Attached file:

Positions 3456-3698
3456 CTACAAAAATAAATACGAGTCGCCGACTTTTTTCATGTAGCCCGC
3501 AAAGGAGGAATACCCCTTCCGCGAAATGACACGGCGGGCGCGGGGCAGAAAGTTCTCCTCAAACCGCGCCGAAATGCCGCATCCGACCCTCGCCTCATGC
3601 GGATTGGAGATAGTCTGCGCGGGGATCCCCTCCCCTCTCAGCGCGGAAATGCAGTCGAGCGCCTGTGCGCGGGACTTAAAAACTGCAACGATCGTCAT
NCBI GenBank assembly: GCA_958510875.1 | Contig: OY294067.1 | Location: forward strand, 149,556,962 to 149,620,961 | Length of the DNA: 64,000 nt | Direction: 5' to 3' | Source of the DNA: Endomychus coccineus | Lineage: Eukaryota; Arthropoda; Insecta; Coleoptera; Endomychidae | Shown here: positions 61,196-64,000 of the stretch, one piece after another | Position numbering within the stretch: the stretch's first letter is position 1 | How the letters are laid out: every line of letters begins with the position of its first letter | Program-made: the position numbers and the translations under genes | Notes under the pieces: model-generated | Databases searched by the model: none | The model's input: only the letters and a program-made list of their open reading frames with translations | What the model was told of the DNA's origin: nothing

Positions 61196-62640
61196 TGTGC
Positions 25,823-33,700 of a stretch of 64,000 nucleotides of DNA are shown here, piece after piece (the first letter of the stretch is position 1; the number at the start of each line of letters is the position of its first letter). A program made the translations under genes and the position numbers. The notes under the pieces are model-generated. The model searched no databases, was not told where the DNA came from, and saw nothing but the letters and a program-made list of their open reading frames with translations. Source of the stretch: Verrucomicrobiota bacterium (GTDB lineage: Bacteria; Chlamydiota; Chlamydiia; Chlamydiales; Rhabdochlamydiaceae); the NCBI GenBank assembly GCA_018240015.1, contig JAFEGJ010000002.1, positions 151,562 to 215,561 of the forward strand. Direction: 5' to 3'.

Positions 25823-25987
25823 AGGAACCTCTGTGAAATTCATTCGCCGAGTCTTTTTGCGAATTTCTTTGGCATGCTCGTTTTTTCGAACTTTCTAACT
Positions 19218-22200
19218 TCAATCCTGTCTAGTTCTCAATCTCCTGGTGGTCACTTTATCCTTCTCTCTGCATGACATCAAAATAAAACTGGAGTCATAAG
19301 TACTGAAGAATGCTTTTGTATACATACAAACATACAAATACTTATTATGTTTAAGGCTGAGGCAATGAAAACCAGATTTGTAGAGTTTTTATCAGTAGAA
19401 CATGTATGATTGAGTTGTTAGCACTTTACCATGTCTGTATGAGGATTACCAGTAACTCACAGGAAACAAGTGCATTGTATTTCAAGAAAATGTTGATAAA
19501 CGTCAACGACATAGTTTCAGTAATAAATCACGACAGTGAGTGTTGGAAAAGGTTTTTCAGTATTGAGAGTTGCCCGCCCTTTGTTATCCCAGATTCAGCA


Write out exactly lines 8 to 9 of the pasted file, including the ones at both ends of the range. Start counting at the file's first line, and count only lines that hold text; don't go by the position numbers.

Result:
Positions 25,823-33,700 of a stretch of 64,000 nucleotides of DNA are shown here, piece after piece (the first letter of the stretch is position 1; the number at the start of each line of letters is the position of its first letter). A program made the translations under genes and the position numbers. The notes under the pieces are model-generated. The model searched no databases, was not told where the DNA came from, and saw nothing but the letters and a program-made list of their open reading frames with translations. Source of the stretch: Verrucomicrobiota bacterium (GTDB lineage: Bacteria; Chlamydiota; Chlamydiia; Chlamydiales; Rhabdochlamydiaceae); the NCBI GenBank assembly GCA_018240015.1, contig JAFEGJ010000002.1, positions 151,562 to 215,561 of the forward strand. Direction: 5' to 3'.

Positions 25823-25987